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I'm developing an application that parses Cobol programs. In these programs some respect the traditional coding style (programm text from column 8 to 72), and some are newer and don't follow this style.

In my application I need to determine the coding style in order to know if I should parse content after column 72.

I've been able to determine if the program start at column 1 or 8, but prog that start at column 1 can also follow the rule of comments after column 72.

So I'm trying to find rules that will allow me to determine if texts after column 72 are comments or valid code.

I've find some but it's hard to tell if it will work everytime :

  • dot after column 72, determine the end of sentence but I fear that dot can be in comments too

  • find the close character of a statement after column 72 : " ' ) }

  • look for char at columns 71 - 72 - 73, if there is not space then find the whole word, and check if it's a key word or a var. Problem, it can be a var from a COPY or a replacement etc...

I'd like to know what do you think of these rules and if you have any ideas to help me determine the coding style of a Cobol program.

I don't need an API or something just solid rules that I will be able to rely on.

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@JerryCoffin Are you saying that because not any Cobol prog look the same :) ? I've to parse Cobol and all the different formattings are really a pain... By the way if you have any ideas they are welcome thanks! –  alain.janinm May 23 '12 at 20:51

4 Answers 4

up vote 1 down vote accepted

There is no absolutely reliable way to determine if a COBOL program is in fixed or free format based only on the source code. Heck it is sometimes difficult to identify the programming language based only on source code. Check out this classic polyglot - it is valid under 8 different language compilers. That said, you could try a few heuristics that might yield the correct answer more often than not.

Compiler directives imbedded in source code

Watch for certain compiler directives that determine code format. Unfortunately, every compiler vendor uses their own flavour of directive.

For example, Microfocus COBOL uses the SOURCEFORMAT directive. This directive will appear near the top of the program so a short pre-scan could be used to find it. On the other hand, OpenCobol uses >>SOURCE FORMAT IS FREE and >>SOURCE FORMAT IS FIXED to toggle between free and fixed format, different parts of the same program could be formatted differently!

The bottom line here is that you will have to support the conventions of multiple COBOL compilers.

Compiler switches

Source code format can be also be specified using a compiler switch. In this case, there are no concrete clues to go on. However, you can be reasonably sure that the entire source program will be either fixed or free. All you can do here is guess. Unless the programmer is out to "mess with your head" (and some will), a program in free format will have the keywords IDENTIFICATION DIVISION or ID DIVISION, starting before column 8. Every COBOL program will begin with these keywords so you can use them as the anchor point for determining code format in the absence of imbedded compiler directives.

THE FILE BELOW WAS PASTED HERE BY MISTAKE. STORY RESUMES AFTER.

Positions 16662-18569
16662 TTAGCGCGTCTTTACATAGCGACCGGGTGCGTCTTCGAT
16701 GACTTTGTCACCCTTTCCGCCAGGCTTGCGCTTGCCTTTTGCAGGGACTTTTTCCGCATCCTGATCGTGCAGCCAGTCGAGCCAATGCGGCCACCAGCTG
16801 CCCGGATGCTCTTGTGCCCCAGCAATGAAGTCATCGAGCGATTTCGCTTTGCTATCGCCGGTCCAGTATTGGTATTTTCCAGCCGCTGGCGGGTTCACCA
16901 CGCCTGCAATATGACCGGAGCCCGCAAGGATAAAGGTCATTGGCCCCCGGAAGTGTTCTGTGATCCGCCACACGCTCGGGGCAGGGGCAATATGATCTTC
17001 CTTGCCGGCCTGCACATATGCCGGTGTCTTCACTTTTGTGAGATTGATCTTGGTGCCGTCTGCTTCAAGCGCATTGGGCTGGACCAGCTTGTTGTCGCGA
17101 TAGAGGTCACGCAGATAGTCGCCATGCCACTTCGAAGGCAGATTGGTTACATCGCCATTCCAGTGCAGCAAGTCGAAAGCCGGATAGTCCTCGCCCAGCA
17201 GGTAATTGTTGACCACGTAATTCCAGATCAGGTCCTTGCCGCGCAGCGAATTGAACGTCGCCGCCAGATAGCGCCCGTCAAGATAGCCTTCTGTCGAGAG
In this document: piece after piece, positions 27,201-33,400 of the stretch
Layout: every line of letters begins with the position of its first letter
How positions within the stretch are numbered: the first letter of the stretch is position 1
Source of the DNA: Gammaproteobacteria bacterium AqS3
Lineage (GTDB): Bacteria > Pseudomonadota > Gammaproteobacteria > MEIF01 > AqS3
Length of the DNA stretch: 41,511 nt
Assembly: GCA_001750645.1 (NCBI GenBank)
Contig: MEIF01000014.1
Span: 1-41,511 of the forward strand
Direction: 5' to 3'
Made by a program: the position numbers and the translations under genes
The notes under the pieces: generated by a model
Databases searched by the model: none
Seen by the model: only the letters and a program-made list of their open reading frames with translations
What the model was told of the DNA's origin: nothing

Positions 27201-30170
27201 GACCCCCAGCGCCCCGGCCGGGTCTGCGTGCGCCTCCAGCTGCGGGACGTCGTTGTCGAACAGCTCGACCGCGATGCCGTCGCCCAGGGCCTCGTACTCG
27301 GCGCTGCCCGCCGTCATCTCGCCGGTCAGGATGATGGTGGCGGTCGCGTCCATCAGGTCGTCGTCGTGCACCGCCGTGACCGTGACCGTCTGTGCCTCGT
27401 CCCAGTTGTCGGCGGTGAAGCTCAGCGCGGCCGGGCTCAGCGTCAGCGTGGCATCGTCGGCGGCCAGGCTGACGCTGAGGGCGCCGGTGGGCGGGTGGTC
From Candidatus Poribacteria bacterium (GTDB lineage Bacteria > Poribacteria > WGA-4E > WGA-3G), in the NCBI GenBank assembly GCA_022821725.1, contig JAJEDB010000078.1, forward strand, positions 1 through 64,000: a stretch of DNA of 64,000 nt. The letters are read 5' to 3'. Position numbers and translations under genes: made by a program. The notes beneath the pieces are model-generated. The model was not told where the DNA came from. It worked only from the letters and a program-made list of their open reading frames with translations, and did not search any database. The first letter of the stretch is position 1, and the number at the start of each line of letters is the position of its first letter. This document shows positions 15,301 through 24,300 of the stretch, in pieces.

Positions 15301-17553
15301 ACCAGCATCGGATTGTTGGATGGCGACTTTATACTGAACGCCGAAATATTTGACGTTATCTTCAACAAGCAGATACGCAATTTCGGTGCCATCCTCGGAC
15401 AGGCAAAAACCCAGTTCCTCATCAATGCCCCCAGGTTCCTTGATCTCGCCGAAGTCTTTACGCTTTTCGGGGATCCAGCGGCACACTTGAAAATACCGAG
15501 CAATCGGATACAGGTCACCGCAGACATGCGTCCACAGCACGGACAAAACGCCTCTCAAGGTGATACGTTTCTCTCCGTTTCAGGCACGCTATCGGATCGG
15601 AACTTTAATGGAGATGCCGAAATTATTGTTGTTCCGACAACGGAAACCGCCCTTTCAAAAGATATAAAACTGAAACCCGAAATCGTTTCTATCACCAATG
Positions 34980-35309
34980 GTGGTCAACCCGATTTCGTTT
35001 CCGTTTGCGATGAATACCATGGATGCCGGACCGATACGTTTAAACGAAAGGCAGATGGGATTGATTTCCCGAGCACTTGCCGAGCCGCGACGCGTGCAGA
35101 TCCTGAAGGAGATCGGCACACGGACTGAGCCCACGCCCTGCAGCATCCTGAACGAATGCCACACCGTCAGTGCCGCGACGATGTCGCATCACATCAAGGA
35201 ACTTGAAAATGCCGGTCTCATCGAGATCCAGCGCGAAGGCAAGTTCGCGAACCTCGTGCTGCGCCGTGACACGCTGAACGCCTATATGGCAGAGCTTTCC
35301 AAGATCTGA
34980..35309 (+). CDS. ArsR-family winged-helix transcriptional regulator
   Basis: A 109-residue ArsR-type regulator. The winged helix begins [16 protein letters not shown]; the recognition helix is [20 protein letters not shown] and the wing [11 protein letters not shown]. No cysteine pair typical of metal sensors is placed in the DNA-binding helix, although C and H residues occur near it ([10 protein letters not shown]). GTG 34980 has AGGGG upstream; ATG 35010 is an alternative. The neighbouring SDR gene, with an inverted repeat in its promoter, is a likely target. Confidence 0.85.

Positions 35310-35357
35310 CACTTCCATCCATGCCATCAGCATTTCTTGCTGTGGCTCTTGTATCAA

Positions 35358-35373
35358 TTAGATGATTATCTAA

Warning - this is far from fool proof, but might be a good start.

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@alain.janinm the IDENTIFICATION or ID keywords may be preceeded by other compiler directives or comments, but these are the first actual COBOL keywords that every valid COBOL program will begin with. If they begin before column 8 the source format is most likely free, between column 8 and 12 it is most likely fixed format. –  NealB May 24 '12 at 20:43
    
Thanks a lot for hints, I will make further research to know if I can add that to the parser ;) With the 3 heuristics above , an other one and adapted weightings I've already been able to determine the correct style of code for most of the programms, with your clues I will probably be able to do it faster and more accurate in some cases. –  alain.janinm May 24 '12 at 20:49
    
I know about DIVISION, I already worked on that but it can't tell me if the right limit is 72 (I have programms starting at column 8 and not respecting the right limit). The fact about compiler directive is more interesting ;) –  alain.janinm May 24 '12 at 20:53
    
The polyglot example is quite funny :D I never seen something like that! Fortunately my progs are not so complicated. –  alain.janinm May 24 '12 at 21:00

I think you need to know the COBOL compiler for each program. Its documentation should tell you what conventions/configurations/switches it uses to decide if the source code ends at column 72 or not.

So.... which compiler(s)?

And if you think the column 72 issue is a pain, wait till you get around to actually parsing the COBOL itself. If you are not well prepared to handle the lexical issues of the language, you are probably very badly prepared to handle the syntactic ones.

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The fact is all programms don't use the same compiler that's the problem. And I already done Cobol parsing and I need this to be actually able to parse correctly the lexical and semantic level. From now I change a variable to fix column limit depending on the Cobol project but now I'd like to be able to determine it and not to have to enter it myself. –  alain.janinm May 23 '12 at 21:23